to work on. A topic is researchable if the knowledge and information about it are
supported by the evidence that is observable, factual and logical.

Guidelines in Choosing a Research Topic


1. Interest in the subject matter
2. Availability of information
3. Timeliness and relevance of the topic
4.Limitations on the subject
5. Personal resources

Research Topics to be AVOIDED

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1. Controversial topics- topics that depend greatly on the writer’s opinion, which may
tend to be biased or prejudicial.
2. Highly technical subjects- topics that require an advances study, technical
knowledge, and vast experiences.
3. Hard-to-investigate subjects- a subject is hard to investigate if there are no
available reading materials about it.
4. Too broad subjects – topics that are too broad will prevent you from giving an in-
depth analysis of the subject matter.
5. Too narrow subjects- subjects that are so limited or specific that an extensive or
thorough searching or reading for information about these is necessary.
6. Vague subjects- topics like these will prevent you from having a clear focus on your
paper. Example: titles beginning with indefinite adjectives such as, “several, many,
some”; Several Comments on the RH Law, Some Remarkable Traits of a Filipino

Research Problem VS Research Question

Research Problem
 Problem makes you worry and pushes you to exert considerable effort in finding
solution and you consider research as the remedy for getting over the problem.
 When you decide to do research, you begin with a problem that will lead you to a
specific topic to focus on.
 It enables you to generate a set of research question.

Research Questions
 Specific questions about a behavior, event or phenomena of interest that you
wish to seek answers for in your research.
 It can delve into issues of what, why, how, when and so forth.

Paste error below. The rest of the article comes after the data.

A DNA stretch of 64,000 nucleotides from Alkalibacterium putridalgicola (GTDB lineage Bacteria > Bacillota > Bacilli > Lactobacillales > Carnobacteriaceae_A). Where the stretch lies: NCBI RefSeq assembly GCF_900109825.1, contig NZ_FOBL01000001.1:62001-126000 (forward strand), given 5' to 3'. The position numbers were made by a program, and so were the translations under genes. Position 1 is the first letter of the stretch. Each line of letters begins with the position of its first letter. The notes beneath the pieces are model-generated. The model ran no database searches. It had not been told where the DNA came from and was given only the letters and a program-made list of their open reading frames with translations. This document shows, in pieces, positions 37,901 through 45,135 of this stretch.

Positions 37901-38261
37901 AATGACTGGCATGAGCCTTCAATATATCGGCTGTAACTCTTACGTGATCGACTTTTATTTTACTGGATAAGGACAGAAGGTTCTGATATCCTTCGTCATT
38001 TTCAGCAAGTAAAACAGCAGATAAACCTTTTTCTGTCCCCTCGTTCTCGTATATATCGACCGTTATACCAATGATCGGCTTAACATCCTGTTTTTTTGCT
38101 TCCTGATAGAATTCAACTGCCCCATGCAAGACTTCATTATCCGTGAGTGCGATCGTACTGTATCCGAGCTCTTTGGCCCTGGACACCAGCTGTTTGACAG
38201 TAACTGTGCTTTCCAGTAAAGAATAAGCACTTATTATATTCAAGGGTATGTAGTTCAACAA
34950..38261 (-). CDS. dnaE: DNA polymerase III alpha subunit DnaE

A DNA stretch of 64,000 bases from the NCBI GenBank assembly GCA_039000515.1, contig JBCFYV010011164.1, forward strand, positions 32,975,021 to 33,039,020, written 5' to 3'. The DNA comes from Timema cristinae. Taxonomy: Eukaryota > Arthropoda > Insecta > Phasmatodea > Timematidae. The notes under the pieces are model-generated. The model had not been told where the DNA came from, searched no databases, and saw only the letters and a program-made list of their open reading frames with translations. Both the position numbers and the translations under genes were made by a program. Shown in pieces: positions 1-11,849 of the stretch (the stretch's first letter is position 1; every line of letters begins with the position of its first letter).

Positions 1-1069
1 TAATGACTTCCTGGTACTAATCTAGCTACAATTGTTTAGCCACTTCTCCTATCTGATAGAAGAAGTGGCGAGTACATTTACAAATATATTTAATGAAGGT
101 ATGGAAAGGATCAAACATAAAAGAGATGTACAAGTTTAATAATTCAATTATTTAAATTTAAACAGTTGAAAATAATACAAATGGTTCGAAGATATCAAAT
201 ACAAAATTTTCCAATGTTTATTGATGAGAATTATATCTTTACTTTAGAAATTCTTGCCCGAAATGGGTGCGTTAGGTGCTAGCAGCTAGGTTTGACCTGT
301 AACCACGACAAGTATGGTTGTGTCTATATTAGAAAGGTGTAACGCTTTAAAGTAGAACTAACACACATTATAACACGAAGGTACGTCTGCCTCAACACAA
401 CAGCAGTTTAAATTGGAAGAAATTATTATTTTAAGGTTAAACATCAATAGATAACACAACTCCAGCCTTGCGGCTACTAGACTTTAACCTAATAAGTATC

 To get a good idea of the problem, you must have a rich background knowledge
about the topic through the RRL (Review of Related Literature)
 To give your study a clear direction, you have to break this big, overreaching,
general question into smaller or specific research questions.
 Specific questions also called sub- problems, identify or direct you to the exact
aspect of the problem that your study has to focus on.

Example:
Research Problem: The need to have a safer, comfortable, and healthful walk or
transfer of students from place to place in the UST campus.
Research Topic: The Construction of a Covered Pathway in the UST Campus
General Question: What kind of covered path should UST construct in its campus?
Specific Questions:
1. What materials are needed for the construction of the covered pathway in the
UST campus?
2. What roofing material is appropriate for the covered path?

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3.In what way can the covered pathway link all buildings in the campus?
4. What is the width and height of the covered path?
5. How can the covered path realize green architecture?

Guidelines in Formulating Research Questions


1. Establish a clear relation between the research questions and the problem or topic.
2. Base your research questions on your RRL (Review of Related Literature) because
existing published works help you to get good background knowledge of the research
problem.